And completely against my argument is the fact that the only two Supreme Court Judges who didnt think think there should be an additional evidentiary hearing were Thomas and Scalia and its safe to say that those two are NEVER on the side of the angels, especially when they vote together.

  7. Well, I was wrong about knowing soon, as the parole board decided to deliberate rather than make a decision today. Although I wouldn't expect the Pope or Desmond Tutu or Jimmy Carter to sway you, it is interesting that ex-FBI head William Sessions has called for a stay.

    In any case, my interest in this case is personal rather than political. I came into the story in a flukey way, when I took part in one of those Amnesty holiday letter writing drives, where you basically just send messages of hope to people incarcerated around the world. You don't talk about issues, you just say something to the effect of know that someone out here is thinking of you at this time. It seemed like a nice non-commercial thing to do during the holiday season. I did it for a couple of years before they kind of switched their focus. I never heard back from anybody, but that was fine, I wasn't expecting it--half the people probably couldn't read English anyway.

    Then one year one of the people I wrote to was Troy Davis. I had no previous knowledge of him or his case. I was quite surprised to get a letter back from him--apparently he had picked me randomly as one of the people he would respond to out of the many people who had written cards of encouragement. He was apparently limited somewhat in his responses by the number of stamps he was allowed to have.

    At this point in the story, I always feel like people are thinking, yeah, yeah, women and jailbirds--it's like moths to the flame. But really, what I felt like was simply, oh, this is a real human being. And with that, a burden of responsibility to do what I could.

    I've had an intermittent correspondence with him over the few years that have passed since then. I write and say that I've heard of some new twist in his situation, he writes and expresses his concern about his family, talks about his faith in God and extends good wishes toward me and mine. Sometimes he expresses frustration with his situation and talks about the Catch 22 that he and others find themselves in. He always mentions the bigger picture. It is a curiously formal and gracious correspondence.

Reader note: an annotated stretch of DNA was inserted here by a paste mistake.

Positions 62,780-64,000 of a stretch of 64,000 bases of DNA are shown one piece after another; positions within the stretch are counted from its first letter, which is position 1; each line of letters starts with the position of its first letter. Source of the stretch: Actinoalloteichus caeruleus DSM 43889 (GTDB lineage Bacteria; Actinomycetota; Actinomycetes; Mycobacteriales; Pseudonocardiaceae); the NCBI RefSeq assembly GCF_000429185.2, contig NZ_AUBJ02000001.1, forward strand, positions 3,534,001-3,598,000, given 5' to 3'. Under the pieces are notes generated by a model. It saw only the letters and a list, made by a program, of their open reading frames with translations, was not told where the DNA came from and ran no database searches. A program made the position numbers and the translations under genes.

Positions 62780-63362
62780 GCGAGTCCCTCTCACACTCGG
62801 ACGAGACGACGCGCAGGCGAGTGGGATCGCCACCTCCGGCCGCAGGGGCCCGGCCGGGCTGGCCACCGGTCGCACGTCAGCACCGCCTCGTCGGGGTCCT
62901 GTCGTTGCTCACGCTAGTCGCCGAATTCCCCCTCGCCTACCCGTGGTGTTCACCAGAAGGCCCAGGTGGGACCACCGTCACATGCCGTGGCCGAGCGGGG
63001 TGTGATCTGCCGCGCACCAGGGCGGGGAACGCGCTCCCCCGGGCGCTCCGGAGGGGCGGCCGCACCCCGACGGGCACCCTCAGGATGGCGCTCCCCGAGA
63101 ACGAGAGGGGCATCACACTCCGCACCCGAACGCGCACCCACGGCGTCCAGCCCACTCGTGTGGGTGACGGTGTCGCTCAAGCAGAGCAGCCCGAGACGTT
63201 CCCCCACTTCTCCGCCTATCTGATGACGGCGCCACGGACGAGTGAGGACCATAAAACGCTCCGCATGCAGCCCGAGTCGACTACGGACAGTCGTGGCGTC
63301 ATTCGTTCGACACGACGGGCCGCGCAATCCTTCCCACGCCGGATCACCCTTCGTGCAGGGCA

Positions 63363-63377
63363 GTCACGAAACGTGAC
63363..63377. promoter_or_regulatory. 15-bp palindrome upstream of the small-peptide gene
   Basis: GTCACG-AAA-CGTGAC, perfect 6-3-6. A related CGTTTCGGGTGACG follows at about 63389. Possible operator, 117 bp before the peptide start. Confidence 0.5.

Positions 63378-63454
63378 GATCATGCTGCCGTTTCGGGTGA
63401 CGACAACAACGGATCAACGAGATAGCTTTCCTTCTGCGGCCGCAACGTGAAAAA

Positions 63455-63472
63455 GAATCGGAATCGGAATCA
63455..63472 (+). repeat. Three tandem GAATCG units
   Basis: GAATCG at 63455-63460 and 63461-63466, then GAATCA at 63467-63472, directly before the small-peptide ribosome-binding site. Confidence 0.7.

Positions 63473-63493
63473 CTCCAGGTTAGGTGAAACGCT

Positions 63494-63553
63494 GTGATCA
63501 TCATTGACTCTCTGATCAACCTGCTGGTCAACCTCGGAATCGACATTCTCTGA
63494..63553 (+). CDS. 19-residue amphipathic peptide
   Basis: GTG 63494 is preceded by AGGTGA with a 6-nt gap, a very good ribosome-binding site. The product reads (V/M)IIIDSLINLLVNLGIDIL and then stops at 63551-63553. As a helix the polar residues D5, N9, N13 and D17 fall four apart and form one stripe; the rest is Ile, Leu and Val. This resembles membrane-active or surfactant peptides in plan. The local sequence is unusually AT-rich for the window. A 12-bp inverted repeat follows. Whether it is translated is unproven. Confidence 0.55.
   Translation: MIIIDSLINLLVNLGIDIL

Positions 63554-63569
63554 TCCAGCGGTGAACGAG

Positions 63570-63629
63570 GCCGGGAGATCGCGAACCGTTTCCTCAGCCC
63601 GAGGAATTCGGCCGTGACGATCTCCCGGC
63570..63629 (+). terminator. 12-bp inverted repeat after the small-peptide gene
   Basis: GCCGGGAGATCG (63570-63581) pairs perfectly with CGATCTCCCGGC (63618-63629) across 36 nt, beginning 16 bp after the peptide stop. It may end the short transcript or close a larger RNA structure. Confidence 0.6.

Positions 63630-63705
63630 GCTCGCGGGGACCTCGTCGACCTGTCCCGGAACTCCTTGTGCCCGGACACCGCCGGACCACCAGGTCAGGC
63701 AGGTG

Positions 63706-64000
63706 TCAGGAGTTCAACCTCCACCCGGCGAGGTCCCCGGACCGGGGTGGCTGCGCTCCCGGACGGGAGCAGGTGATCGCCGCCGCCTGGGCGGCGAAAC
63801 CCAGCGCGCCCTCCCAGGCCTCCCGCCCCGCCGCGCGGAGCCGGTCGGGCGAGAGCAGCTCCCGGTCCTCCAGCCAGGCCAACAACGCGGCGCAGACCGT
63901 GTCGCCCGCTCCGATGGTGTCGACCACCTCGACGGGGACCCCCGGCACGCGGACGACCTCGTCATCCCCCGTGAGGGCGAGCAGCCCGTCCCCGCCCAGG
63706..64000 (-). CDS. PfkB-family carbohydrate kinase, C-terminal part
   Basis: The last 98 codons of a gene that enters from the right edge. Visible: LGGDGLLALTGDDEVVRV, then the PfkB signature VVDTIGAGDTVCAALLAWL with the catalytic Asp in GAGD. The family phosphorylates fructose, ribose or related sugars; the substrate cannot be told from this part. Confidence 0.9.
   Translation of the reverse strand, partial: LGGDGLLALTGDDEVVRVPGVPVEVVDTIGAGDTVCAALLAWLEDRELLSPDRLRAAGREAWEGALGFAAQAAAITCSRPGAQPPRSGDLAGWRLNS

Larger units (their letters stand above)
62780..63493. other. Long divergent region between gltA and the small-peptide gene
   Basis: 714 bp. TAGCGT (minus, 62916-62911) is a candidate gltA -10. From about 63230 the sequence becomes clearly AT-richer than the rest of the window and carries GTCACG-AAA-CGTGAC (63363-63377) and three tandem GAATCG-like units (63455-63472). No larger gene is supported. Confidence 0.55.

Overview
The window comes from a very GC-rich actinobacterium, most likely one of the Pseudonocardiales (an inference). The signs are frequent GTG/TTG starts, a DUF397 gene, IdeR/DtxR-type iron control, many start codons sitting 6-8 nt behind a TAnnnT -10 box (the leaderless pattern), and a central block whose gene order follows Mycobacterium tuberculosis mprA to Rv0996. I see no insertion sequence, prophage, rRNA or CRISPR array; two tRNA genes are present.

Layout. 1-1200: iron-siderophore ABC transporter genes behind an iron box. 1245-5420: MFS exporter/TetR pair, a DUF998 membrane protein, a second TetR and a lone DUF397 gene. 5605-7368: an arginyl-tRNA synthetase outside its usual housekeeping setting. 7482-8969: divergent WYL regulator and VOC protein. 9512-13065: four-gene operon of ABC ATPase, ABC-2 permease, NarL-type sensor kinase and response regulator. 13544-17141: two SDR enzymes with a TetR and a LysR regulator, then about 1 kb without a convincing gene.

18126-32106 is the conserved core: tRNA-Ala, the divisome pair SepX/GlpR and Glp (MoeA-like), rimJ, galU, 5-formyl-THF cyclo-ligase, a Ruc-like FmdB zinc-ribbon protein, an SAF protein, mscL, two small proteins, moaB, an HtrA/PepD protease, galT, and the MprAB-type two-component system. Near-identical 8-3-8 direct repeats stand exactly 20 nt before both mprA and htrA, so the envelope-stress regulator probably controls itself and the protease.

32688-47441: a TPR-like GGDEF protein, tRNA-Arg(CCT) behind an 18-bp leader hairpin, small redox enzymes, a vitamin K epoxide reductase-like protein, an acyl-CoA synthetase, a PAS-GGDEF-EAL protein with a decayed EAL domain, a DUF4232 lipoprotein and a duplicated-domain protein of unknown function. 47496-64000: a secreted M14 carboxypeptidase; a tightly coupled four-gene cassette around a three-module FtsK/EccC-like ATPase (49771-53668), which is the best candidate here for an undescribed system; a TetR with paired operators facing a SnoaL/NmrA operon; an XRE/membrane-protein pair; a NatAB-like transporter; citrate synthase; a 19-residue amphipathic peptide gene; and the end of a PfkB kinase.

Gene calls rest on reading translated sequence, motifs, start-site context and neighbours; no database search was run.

I truthfully don't know if he is innocent. Like a lot of things, I expect it is a bit more complicated than yes or no. The only reason I do pursue this apart from some of the troubling issues around the actual conviction is that the only Troy Davis I've known even in my tangential way has not seemed like someone who deserves to die by execution. He has always claimed innocence, even when he was 45 minutes away from execution. If it's an act, it's a pretty good one.

  8. Seana

    Without doubt they are terrific people, Amnesty. For me they are up there with the Southern Poverty Law Centre and Medecins San Frontiers. I certainly have no objection to the way they framed their case in the video - their job is to raise doubt on death penalty cases and to discredit the framework of death row itself and they very effectively do so.

    In this case however I think he did it. Or at the very least was guilty in the common purpose sense.

  9. Yes, the larger issues they were presenting was one of the reasons I wanted to put up the video here. I think the part (in a later segment) about how hard it is to prove innocence after a verdict has been reached is worth thinking about in itself.

  10. I should also say that I think the death of MacPhail, who was only trying to prevent the brutal treatment of a homeless man, is tragic, no matter who pulled the trigger.

  11. Death penalty should be abolished. Keep looking deeper into this case, I can only say that an innocent man was murdered and that you are on the right track.

  12. Thanks for your comment, Kitchen Benchtops. It is very sad that his sister died not long ago after a long struggle with cancer.

    Whatever the truth of the long ago crime, he seems to have set a very good example for his nephew.

  13. A state attorney asserted that the testimony of at least five prosecution witnesses remained unchallenged, and the evidence of Davis's guilt was overwhelming.